# 16.1. Linear Transformations¶

Let \(T\) have the exponential \((\lambda)\) distribution and let \(T_1 = \lambda T\). Then \(T_1\) is a linear transformation of \(T\). Therefore

The parameter \(\lambda\) has disappeared in these results. Let’s see how that follows from the distribution of \(T_1\). The cdf of \(T_1\) is

That’s the cdf of the exponential \((1)\) distribution, consistent with the expectation and SD we found above.

To summarize, if \(T\) has the exponential \((\lambda)\) distribution then the distribution of \(T_1 = \lambda T\) is exponential \((1)\).

You can think of the exponential \((1)\) distribution as the fundamental member of the family of exponential distributions. All others in the family can be found by changing the scale of measurement, that is, by multiplying by a constant.

## 16.1.1. Scale Parameter¶

Conversely if \(T_1\) has the exponential \((1)\) distribution, then \(T = \frac{1}{\lambda}T_1\) has the exponential \((\lambda)\) distribution. The factor \(1/\lambda\) is called the *scale parameter*.

Here are graphs of the densities of \(T_1\) and \(T = \frac{1}{2}T_1\). We know that \(T\) has the exponential \((2)\) distribution.

The formulas for the two densities are

Let’s try to understand the relation between these two densities in a way that will help us generalize what we are seeing in this example.

The relation between the two random variables is \(T = \frac{1}{2}T_1\).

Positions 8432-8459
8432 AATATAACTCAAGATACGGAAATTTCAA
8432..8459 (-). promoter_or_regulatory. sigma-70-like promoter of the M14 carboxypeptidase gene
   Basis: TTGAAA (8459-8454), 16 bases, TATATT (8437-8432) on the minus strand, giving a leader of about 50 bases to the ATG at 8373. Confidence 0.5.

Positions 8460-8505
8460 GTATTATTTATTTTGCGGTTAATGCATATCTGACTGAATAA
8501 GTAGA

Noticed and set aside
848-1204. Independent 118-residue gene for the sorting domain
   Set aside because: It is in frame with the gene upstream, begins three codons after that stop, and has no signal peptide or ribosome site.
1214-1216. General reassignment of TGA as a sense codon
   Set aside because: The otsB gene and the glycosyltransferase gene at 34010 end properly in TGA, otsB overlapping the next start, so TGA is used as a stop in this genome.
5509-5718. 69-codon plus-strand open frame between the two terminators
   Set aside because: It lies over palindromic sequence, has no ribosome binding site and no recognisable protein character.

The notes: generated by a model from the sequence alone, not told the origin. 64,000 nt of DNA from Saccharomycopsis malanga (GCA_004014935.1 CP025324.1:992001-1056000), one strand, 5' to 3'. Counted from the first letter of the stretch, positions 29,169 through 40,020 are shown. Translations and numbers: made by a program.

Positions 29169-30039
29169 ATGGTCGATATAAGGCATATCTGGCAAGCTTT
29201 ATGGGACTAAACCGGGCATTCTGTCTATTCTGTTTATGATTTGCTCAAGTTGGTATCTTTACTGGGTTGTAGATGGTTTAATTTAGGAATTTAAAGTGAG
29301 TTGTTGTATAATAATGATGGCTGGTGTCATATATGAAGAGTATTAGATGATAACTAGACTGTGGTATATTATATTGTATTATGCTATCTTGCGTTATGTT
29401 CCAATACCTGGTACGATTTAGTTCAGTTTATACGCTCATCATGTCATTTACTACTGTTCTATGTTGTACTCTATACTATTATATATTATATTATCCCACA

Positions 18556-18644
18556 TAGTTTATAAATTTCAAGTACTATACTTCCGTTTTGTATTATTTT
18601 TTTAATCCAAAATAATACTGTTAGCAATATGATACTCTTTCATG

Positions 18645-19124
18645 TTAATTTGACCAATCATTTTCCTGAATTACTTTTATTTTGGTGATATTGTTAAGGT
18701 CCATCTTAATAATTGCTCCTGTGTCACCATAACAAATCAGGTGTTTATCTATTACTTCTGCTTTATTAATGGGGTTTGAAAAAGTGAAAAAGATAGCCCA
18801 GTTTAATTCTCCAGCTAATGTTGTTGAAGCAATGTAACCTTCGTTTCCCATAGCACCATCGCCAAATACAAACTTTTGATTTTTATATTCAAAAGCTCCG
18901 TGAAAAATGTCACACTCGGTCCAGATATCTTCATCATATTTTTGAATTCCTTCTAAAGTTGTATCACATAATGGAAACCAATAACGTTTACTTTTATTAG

For any \(t\), the chance that \(T\) is near \(t\) is the same as the chance that \(T_1\) is near \(s = 2t\). This explains the factor \(e^{-2t}\) in the density of \(T\).

If we think of \(T_1\) as a point on the horizontal axis, then to create \(T\) you have to divide \(T_1\) by 2. So the transformation consists of halving all distances on the horizontal axis. The total area under the density of \(T\) must equal 1, so we have to compensate by doubling all distances on the vertical axis. This explains the factor 2 in the density of \(T\).

## 16.1.2. Linear Change of Variable Formula for Densities¶

We use the same idea to find the density of a linear transformation of a random variable.

Let \(X\) be a random variable with density \(f_X\), and let \(Y = aX + b\) for constants \(a \ne 0\) and \(b\). Let \(f_Y\) be the density of \(Y\). Then

Let’s take this formula in two pieces, as in the exponential example.

For \(Y\) to be \(y\), \(X\) has to be \((y-b)/a\).

The linear function \(y = ax+b\) involves multiplying distances along the horizontal axis by \(\lvert a \rvert\); the sign of \(a\) doesn’t affect distances. To get a density, we have to compensate by dividing all vertical distances by \(\lvert a \rvert\).

This is a good way to understand the formula, and will help you understand the corresponding formula for non-linear transformations.

For a formal proof, start with the case \(a > 0\).

By the chain rule of differentiation,

If \(a < 0\) then division by \(a\) causes the direction of the inequality to switch:

Now the chain rule yields

## 16.1.3. The Normal Densities¶

Let \(Z\) have the standard normal density

Let \(X = \sigma Z + \mu\) for constants \(\mu\) and \(\sigma\) with \(\sigma > 0\). Then for any real number \(x\), the density of \(X\) is

Thus every normal random variable is a linear transformation of a standard normal variable.

## 16.1.4. The Uniform Densities, Revisited¶

Let the distribution of \(U\) be uniform on \((0, 1)\) and for constants \(b > a\) let \(V = (b-a)U + a\). In an earlier section we saw that \(V\) has the uniform distribution on \((a, b)\). But let’s see what’s involved in confirming that result using our new formula.

First it is a good idea to be clear about the possible values of \(V\). Since the possible values of \(U\) are in \((0, 1)\), the possible values of \(V\) are in \((a, b)\).

At \(v \in (a, b)\), the density of \(V\) is

That’s the uniform density on \((a, b)\).